14 M ay Si r George Radner & Lord Ox leaf join the siege

    The accompanying map (an approximation of Avalon Hill's island of Marnon , used for all strategic moves) shows the development of these troop dispositions begun shortly after the Battle of Portston Moor . Nearly half the Marnian Army was engaged in the siege, not including the Teutonic Knights keeping watch over Jesugai and deMarl ' s Men-at-Arms holding the Turkish ships at Island Harbour . Toghrul Khan was on everyone ' s mind in the Frankish camp . His contingent disappeared after Portston Moor and since a sizeable force of cavalry elite was with him, his whereabouts were understandably of some concern .

    Although strength of forces were not known to the op-ponents at the beginning of the siege, it is given here





    Location Unit Description Commanders size type class

    Gaudy Castle 320 LC R Horse archers Timur (under siege) 80 LC R Tribal spear Kushala Oxleaf Castle 320 LC R Tribal archers Jesugal Unknown 300 MC E Horse archers Toghrul Khan

    (NW Marnon?) 100 LC E Tribal Spear (c. in C) Total tartars 1120

    260 HI V Pikemen Sir Gear~e Radner Surrounding 260 HI V Pikemen Lord Ox eaf

    Gaudr. 108# HC E Knights Montreil Cast e 22St MI E Crossbowmen deGascon

    80 HC E Knights Templar Falcon deB lac Island Harbour 80 HC R Sergeants-at-Arms Sir John deMari Marls Gate 60 HC E Teutonic Knights Independent Flintcastle 360 MI R Mercenary spear Prince Henry Bentwood Castle 160 LI M Fernham Castle 160 LI M Feudal archers Castle garrison Castle of Dunes 320 LI M Total Franks 2073

    -Morale class: Elite, Veteran, Regular, Militia 20 lost at Amnon Ri ver, 18 April , 1231 60 lost at Portston Moor, 30 April, 1231 #12105t at Portston Moor t75 lost at Portston Moor.

    to help put the strategic situation in perspective (each figure = 20 troops listed under unit size) :

    The Khan was aware of preparations at Gaudy; and he dispatched a relieving force, before the siege could be fully developed . His besieged commanders would surely have a bad time of it considering Tatar in-experience with siege tactics . Be that as it may, no one but the Tatar C. in C. knew Toghrul's plan, and he wasn ' t talking.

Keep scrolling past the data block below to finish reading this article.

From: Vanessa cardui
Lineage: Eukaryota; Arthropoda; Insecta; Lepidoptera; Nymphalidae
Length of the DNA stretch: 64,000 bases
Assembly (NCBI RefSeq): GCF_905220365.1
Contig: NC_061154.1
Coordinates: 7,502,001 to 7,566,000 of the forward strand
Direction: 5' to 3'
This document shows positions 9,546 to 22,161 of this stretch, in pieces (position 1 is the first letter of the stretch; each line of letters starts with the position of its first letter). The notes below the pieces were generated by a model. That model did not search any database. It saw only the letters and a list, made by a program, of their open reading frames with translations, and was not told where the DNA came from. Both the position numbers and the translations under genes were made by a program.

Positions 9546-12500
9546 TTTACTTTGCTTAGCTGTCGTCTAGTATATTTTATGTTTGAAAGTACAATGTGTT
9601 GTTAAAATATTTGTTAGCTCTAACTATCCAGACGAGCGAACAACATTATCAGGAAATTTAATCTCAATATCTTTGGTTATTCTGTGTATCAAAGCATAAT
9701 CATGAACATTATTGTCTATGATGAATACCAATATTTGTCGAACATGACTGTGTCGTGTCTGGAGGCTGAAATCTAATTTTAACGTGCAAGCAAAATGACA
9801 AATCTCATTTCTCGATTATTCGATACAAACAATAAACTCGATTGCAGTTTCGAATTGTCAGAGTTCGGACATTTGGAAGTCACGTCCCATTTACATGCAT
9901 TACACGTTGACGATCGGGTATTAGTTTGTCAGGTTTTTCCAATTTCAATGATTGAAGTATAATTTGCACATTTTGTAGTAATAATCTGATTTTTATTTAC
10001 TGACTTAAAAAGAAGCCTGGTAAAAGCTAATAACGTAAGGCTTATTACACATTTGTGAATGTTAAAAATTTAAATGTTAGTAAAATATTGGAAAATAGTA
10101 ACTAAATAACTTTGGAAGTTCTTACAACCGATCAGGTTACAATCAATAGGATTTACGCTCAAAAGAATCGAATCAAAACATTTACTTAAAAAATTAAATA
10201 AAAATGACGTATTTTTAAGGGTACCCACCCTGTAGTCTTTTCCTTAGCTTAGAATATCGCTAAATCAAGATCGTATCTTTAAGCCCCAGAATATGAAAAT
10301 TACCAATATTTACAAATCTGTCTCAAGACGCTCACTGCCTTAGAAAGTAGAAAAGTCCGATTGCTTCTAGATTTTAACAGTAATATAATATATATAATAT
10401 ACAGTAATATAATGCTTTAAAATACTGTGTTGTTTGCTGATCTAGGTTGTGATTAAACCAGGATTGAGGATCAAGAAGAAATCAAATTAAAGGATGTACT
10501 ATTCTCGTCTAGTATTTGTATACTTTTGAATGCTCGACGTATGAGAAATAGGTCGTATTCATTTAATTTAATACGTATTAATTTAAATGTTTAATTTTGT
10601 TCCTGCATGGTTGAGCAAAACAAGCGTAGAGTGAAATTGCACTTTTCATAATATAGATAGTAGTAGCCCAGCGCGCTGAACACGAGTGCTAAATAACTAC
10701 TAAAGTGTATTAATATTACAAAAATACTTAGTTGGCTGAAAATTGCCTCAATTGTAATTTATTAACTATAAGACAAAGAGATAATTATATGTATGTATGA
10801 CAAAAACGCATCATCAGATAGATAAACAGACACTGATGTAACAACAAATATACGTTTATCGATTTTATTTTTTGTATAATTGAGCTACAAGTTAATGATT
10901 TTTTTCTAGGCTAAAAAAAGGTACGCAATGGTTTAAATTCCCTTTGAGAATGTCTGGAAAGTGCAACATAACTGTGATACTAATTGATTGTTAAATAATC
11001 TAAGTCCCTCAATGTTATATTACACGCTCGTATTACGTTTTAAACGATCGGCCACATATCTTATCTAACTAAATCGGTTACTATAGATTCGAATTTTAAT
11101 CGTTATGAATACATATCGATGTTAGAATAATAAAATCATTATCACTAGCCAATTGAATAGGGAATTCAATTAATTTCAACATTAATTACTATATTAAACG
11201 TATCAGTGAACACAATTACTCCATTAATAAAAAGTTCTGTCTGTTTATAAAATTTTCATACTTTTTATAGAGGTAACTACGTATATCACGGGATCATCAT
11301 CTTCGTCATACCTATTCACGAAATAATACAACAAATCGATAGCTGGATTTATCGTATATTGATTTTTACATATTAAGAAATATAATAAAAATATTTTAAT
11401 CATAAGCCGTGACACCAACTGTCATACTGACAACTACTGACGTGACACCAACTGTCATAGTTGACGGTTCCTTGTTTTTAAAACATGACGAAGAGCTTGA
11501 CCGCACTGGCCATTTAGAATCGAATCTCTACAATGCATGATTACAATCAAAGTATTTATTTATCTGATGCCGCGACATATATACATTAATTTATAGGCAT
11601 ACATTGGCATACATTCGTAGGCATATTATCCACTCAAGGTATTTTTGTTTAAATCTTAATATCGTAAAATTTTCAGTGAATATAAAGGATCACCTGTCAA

All participants prepared feverishly in anticipation of action sure to come . Alas, it was not to be! The Frank-ish army had brought only one medium size catapult from Flintcastle . This engine was an unusual example; instead of working on the torsion principle, it was powered like a crossbow (see illustration) . It combined the principles of espringale and mangonel types and was very powerful. The Duke of Bentwood, however, was not overly anxious to give it a test . He was more inclined to try to talk the Tatar chieftains into sur-render rather than conduct a lengthy siege . When flatly refused, he tried to bargain by offering Timur' s cavalry safe conduct upon surrender of the castle . This was ignored! Parleys throughout the campaign were re-solved by verbal offer using two 6-sided dice to enter the table shown in the Appendix .

    Faced with the only alternative, Marnon ' s army set to work building siege engines. First a small siege tower was undertaken for it would take the longest time to build . Additional catapults were considered, but it was hoped these would not be needed .

    During this time, the Khan ' s messenger reached Jesugai atOxleaf Castle (see " MARNON CAMPAIGN, A Map To Tabletop System", in Vol. IV, No.2, for description of strategic map moves) . The message became clear to the 60 Teutonic Knights at Marls Gate. On the 19th of May, when they were completely overwhelmed by Jesugai's mass of tribal horse archers attacking in waves. Weight of numbers and Jesugai's mobile tactics proved absolutely devastating to the knights who, without infantry or missile support, could


    not close with the archers to force a melee and were compelled to flee into the surrounding forest to save themselves . Less than half of them survived that encounter .

    The Tatar tribesmen then sortied to harass the Marnian Army besieging Gaudy Castle . This tactic was highly effective in achieving their intent to enable Timur's and Kushala's units to vacate the castle. Jesugai's attack directed at the besiegers ' rear, precipitated the breakout immediately followed by a feigned charge from the castle by Kushala's spear cavalry. Lord Ox-leaf's and Sir George Radner' s pikemen with the Templar Knights formed up back to back to receive the simultaneous attack (see diagram) . Although they had no room to fall back, the pikemen retired into the forest at Moss Glen. The Tatar attack was never completed . As soon as Timur ' s cavalry streamed out the gate and made away at lightning speed, the rest of the Tatars followed suit at an equally impressive pace . A Frankish crossbow unit tried to intercept from the flank, but they were too late and only 40 of Timur's regulars were lost.